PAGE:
Sangamon County Clerk Don Gray, a Republican, said the program has provided the foundational resources that all counties need to secure elections. Even though his is a medium-sized county surrounding Springfield, Gray said he and other local officials have benefited from the methodical knowledge of the cyber navigators.
“I don’t think any election office thought they’d be on the front lines of cybersecurity,” he said. “We’re just one keystroke away from eroding the confidence in the election system.”
While partnerships among local, state and federal election officials have grown over the past five years, there are still immense election security challenges, officials say. The threat from clever foreign adversaries such as Russia has not gone away.
“It’s clear that more and more nation states have shown an interest in interfering with our election process,” said Jen Easterly, director of the Department of Homeland Security’s Cybersecurity and Infrastructure Security Agency, at a National Association of State Election Directors conference this month. “We know that more work needs to be done to shore up our systems.”
Since the large-scale hacking and disinformation attacks of the 2016 presidential election, the federal government has launched several initiatives to bolster cybersecurity and improve “digital hygiene” among election officials.
This year, the cybersecurity agency is offering local election offices a .gov domain for added security. Since election administration is decentralized and sometimes lacks specific rules around county websites, many local election offices around the country have .com or .org domains. The agency also offers testing and training for local election offices.
Foreign actors target both large and small jurisdictions, Easterly said. Even an attack on a small election office could undermine faith in the national voting process, she warned.
In Steele County, Minnesota, a rural community of 36,000 residents, Director of Information Technology Dave Purscell knows his region does not have resources or staffing on par with Minneapolis, St. Paul or Rochester. To have a cyber navigator keeping an eye on big security compromises and phishing threats throughout the state has been a great, no-cost resource, he said.
“We have less people, we have less income, less … dollars available to accomplish things,” he said. “But we have the same threats, same risk, potentially even more. We really have to partner with agencies and other counties to work together.”
That doesn’t mean that all local election offices are excited to collaborate in these programs.
In Minnesota, Ekblad said he had to convince a few county officials to participate in the voluntary program. Some communities are fiercely independent and don’t want the state interfering in local government.
“I truly think I can add value to all of them,” Ekblad said. “There are some out there who are really not embracing all that we may be able to help them with, and I have to live with that.”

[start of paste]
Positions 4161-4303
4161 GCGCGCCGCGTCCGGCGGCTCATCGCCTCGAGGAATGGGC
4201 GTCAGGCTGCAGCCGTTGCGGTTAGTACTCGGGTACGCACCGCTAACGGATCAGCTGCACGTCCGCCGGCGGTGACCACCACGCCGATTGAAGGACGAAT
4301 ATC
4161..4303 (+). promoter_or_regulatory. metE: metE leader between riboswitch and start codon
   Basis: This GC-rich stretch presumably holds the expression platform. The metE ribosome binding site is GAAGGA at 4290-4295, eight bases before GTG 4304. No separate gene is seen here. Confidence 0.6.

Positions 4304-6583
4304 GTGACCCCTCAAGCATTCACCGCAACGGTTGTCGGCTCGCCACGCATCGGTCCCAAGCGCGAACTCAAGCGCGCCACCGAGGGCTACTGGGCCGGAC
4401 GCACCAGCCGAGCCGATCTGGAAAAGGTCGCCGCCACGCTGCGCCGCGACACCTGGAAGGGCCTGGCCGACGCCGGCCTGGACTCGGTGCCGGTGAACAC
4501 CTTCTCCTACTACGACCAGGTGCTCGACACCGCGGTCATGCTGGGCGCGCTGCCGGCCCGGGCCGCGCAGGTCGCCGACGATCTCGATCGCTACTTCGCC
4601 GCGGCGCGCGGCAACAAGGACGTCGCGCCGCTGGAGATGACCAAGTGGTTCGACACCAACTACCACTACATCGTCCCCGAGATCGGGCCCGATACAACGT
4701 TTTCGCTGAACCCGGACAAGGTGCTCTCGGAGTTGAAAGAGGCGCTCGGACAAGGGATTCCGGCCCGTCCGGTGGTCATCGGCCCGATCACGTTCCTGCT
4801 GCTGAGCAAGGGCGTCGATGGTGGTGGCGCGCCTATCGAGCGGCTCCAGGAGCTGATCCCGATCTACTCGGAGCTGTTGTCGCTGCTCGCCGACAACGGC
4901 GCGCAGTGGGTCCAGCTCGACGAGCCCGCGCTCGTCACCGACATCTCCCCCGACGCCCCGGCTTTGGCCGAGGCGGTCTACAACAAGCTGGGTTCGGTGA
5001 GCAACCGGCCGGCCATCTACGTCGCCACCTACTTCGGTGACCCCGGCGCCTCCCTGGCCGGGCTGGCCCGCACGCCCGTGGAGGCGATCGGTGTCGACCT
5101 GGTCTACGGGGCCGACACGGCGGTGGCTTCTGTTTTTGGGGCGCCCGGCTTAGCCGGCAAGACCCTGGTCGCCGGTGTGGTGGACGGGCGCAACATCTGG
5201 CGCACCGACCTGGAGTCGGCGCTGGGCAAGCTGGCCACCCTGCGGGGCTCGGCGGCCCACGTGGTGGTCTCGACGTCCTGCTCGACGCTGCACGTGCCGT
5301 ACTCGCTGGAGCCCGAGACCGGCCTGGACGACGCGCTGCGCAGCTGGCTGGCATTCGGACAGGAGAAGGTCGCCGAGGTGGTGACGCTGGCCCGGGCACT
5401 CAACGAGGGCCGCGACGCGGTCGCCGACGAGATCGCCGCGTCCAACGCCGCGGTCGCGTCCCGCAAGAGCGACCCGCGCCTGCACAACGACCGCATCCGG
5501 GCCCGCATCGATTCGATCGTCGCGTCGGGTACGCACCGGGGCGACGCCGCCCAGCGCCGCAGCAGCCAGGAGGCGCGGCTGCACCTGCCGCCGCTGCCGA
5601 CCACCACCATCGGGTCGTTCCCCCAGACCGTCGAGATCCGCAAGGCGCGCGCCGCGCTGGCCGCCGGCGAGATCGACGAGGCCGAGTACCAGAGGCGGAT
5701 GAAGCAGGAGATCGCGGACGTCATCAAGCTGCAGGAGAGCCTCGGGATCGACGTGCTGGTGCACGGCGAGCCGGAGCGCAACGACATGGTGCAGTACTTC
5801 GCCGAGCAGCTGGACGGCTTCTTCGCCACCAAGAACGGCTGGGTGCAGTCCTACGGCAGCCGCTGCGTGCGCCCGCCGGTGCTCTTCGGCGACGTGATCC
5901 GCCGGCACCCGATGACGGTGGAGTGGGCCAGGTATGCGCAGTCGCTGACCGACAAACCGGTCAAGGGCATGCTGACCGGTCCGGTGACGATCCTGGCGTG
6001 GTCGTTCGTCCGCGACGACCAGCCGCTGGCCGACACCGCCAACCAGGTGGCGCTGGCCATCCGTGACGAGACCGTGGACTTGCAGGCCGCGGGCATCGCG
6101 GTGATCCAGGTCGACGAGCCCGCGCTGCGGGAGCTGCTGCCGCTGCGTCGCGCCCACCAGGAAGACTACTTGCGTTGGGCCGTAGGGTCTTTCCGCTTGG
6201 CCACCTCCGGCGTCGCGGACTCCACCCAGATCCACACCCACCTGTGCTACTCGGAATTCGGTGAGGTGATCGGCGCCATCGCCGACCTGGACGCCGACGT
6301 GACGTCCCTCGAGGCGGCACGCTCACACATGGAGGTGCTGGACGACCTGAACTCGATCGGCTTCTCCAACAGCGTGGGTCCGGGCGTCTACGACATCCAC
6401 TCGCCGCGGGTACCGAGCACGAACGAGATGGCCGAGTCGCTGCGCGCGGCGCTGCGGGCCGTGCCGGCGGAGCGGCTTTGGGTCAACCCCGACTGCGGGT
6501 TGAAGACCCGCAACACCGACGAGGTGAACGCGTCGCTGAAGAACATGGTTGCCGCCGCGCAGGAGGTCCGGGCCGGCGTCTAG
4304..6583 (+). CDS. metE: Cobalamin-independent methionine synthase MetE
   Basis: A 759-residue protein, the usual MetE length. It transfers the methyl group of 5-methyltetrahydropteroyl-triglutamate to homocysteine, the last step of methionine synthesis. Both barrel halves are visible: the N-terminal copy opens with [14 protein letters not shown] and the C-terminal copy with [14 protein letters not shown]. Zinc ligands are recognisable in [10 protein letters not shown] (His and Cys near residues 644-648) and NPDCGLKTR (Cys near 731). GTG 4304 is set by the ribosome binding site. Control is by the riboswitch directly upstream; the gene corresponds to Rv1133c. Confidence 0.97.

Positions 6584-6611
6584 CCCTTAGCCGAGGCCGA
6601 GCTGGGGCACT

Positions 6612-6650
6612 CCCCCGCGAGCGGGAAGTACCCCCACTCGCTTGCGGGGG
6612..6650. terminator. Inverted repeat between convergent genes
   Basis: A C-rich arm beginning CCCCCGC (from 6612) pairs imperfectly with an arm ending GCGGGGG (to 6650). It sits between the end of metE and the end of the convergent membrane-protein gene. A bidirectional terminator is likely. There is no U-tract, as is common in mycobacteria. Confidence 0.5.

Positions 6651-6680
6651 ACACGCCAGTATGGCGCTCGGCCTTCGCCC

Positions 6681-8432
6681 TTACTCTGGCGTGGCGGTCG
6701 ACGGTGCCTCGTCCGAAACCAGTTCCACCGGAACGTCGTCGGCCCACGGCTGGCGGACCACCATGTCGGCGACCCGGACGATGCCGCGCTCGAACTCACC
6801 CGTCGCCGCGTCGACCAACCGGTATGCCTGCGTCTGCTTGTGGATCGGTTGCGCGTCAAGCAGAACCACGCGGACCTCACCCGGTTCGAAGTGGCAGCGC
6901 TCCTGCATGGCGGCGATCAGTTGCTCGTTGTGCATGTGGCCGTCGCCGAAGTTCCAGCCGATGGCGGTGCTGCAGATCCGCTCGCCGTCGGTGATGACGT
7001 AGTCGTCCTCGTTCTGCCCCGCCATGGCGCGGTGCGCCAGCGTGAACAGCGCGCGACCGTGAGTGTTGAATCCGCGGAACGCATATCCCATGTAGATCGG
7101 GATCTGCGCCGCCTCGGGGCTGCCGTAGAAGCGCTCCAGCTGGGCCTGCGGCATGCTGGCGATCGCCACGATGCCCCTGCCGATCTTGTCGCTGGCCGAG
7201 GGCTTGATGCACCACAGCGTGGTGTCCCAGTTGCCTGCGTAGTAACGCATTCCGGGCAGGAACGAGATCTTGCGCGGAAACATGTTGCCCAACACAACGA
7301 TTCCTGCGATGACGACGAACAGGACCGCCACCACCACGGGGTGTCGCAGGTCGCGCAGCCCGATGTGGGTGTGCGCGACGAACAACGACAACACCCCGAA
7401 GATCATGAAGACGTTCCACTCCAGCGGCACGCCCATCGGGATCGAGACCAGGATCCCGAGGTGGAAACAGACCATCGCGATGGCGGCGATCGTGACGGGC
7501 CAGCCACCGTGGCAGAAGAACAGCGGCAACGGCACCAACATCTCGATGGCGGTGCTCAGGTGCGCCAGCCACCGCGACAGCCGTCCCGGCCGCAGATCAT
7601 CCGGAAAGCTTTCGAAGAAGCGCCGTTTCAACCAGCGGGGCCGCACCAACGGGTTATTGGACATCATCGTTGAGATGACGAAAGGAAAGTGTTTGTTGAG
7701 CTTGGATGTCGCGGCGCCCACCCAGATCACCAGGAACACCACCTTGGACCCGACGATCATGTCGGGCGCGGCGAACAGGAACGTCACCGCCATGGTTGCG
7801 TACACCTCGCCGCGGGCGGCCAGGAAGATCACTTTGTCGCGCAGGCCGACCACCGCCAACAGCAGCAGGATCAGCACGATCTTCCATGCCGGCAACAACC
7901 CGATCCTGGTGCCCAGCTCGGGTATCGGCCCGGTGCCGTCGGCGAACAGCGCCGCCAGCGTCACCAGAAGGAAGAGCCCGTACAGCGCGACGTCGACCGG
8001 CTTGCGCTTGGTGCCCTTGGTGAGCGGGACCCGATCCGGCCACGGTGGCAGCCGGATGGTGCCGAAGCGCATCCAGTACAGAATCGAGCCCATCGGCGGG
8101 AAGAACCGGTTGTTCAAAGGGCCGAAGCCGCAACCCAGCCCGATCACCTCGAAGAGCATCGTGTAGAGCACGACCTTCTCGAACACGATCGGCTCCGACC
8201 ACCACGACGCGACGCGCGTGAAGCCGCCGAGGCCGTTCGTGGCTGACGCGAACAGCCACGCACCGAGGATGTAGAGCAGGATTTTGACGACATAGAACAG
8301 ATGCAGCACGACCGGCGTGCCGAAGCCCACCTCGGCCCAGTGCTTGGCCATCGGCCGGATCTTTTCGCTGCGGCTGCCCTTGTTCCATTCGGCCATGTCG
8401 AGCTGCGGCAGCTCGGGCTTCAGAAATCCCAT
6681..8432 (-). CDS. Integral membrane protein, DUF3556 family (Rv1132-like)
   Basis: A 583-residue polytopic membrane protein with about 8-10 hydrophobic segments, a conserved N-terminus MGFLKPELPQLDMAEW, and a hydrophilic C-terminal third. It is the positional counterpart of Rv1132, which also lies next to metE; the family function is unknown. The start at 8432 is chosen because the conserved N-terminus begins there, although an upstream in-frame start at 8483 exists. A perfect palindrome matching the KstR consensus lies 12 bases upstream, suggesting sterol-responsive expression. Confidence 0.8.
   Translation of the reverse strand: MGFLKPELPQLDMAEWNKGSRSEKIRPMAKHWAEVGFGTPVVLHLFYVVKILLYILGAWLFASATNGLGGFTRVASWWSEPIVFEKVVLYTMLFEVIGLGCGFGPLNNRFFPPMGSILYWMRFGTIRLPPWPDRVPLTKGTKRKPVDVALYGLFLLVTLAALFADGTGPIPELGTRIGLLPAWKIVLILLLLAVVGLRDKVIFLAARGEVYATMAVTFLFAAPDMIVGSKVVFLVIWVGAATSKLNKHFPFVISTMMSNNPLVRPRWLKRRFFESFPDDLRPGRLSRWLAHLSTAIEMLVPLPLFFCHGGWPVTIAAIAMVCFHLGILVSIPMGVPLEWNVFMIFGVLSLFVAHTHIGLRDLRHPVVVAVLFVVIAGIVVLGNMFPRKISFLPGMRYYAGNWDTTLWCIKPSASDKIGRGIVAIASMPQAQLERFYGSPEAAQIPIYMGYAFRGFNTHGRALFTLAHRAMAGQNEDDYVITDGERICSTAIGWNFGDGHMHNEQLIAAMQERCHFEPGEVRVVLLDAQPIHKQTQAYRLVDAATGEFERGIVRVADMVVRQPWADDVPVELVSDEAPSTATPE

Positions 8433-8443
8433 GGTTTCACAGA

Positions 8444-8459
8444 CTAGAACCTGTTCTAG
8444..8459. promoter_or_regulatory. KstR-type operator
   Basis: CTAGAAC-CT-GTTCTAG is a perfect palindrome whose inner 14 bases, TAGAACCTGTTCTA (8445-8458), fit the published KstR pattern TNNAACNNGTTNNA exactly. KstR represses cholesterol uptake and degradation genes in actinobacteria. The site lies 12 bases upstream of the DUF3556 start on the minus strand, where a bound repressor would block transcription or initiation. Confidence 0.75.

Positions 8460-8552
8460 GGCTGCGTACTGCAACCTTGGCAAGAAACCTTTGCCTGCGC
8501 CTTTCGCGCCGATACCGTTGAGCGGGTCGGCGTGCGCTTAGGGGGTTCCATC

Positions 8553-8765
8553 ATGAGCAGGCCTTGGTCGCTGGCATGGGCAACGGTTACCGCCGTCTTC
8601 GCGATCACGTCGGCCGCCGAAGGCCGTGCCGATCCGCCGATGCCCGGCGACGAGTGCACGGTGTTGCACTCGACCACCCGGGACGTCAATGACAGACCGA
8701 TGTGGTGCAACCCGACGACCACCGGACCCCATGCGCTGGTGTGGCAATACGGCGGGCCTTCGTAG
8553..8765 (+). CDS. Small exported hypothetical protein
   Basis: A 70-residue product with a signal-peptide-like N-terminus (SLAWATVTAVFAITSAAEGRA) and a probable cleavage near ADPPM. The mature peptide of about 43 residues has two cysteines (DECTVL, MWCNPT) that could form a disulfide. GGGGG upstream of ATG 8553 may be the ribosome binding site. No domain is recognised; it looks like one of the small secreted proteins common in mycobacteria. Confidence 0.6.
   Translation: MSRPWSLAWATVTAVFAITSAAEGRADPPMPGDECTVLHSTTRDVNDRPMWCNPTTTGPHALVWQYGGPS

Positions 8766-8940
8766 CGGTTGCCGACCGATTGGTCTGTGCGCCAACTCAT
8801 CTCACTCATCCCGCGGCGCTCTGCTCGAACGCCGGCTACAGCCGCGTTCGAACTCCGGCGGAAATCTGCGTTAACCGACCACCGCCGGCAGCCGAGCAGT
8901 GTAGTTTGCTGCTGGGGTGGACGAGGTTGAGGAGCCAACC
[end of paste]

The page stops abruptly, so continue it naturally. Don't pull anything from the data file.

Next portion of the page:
In Massachusetts, it has been challenging for cyber navigators to connect and coordinate with the state’s 351 town election officials and local IT staff, said Michelle Tassinari, director and legal counsel for the Elections Division of the secretary of the commonwealth’s office.
The Bay State is divided into five regions, each consisting of around 65 or 70 towns. One cyber navigator is assigned to each region. Overall, 80% of Massachusetts towns participate in the voluntary program.
Before the program, many local offices didn’t realize they had to view the broad cybersecurity threat as a local issue, Tassinari said. Inspired by cyber navigator programs in other states, Massachusetts is now trying to bridge the gap in communication and build relationships.
“By giving local election officials a specific contact, they’ve been able to make more robust relationships that we believe will continue to benefit the election community generally,” she wrote in an email.
Another challenge has been over-communicating, several state officials say. It was easy to forward a lot of technical emails that most officials didn’t want to see or could not understand. Cyber navigators have had to find a sweet spot without burdening officials with details that were too in the weeds.
The future of these programs may depend on their funding, much of it coming from the federal government. In both 2018 and 2020, Congress allocated hundreds of millions of dollars for state and local election security through the Help America Vote Act. But election officials and experts agree the money was insufficient. The threat is evolving, and state and local officials need to be ready, they say.
“The nature of this business is you never know what’s around the corner,” Ekblad said. “States that aren’t doing this can easily do it. If more adopted this approach, we could harvest more low-hanging fruit and make our election security landscape more healthy and secure.”